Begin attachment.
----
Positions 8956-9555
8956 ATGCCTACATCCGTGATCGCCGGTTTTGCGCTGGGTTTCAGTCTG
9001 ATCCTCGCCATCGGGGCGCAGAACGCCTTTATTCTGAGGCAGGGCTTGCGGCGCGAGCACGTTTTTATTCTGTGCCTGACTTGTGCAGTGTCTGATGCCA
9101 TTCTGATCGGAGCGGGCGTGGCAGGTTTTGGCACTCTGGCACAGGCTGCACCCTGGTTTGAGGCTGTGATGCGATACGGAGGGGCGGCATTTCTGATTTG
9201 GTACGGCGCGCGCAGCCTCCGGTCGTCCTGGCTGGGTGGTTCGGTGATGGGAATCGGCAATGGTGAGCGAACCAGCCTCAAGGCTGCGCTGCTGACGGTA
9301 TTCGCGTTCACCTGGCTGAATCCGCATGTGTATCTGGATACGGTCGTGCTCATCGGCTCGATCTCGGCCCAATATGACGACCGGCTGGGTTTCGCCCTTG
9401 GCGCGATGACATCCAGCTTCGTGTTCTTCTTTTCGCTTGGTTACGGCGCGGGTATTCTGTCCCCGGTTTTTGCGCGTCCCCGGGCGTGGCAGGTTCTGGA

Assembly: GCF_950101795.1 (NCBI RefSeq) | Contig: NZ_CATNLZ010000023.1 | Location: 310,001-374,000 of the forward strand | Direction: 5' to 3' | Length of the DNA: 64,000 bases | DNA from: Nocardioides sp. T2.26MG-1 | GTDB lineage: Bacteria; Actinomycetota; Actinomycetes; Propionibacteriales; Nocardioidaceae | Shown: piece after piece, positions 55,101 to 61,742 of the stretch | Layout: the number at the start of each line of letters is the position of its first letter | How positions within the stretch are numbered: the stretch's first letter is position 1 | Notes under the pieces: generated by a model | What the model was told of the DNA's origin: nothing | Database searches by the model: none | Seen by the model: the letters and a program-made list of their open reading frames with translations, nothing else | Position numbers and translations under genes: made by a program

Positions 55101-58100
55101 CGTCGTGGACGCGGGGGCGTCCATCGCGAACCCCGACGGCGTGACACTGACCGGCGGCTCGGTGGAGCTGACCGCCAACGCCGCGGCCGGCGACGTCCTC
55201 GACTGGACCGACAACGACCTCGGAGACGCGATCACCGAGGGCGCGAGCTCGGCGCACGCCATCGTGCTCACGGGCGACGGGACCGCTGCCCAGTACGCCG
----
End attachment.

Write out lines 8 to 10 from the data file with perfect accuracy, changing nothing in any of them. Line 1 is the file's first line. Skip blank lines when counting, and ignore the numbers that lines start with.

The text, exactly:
Assembly: GCF_950101795.1 (NCBI RefSeq) | Contig: NZ_CATNLZ010000023.1 | Location: 310,001-374,000 of the forward strand | Direction: 5' to 3' | Length of the DNA: 64,000 bases | DNA from: Nocardioides sp. T2.26MG-1 | GTDB lineage: Bacteria; Actinomycetota; Actinomycetes; Propionibacteriales; Nocardioidaceae | Shown: piece after piece, positions 55,101 to 61,742 of the stretch | Layout: the number at the start of each line of letters is the position of its first letter | How positions within the stretch are numbered: the stretch's first letter is position 1 | Notes under the pieces: generated by a model | What the model was told of the DNA's origin: nothing | Database searches by the model: none | Seen by the model: the letters and a program-made list of their open reading frames with translations, nothing else | Position numbers and translations under genes: made by a program

Positions 55101-58100
55101 CGTCGTGGACGCGGGGGCGTCCATCGCGAACCCCGACGGCGTGACACTGACCGGCGGCTCGGTGGAGCTGACCGCCAACGCCGCGGCCGGCGACGTCCTC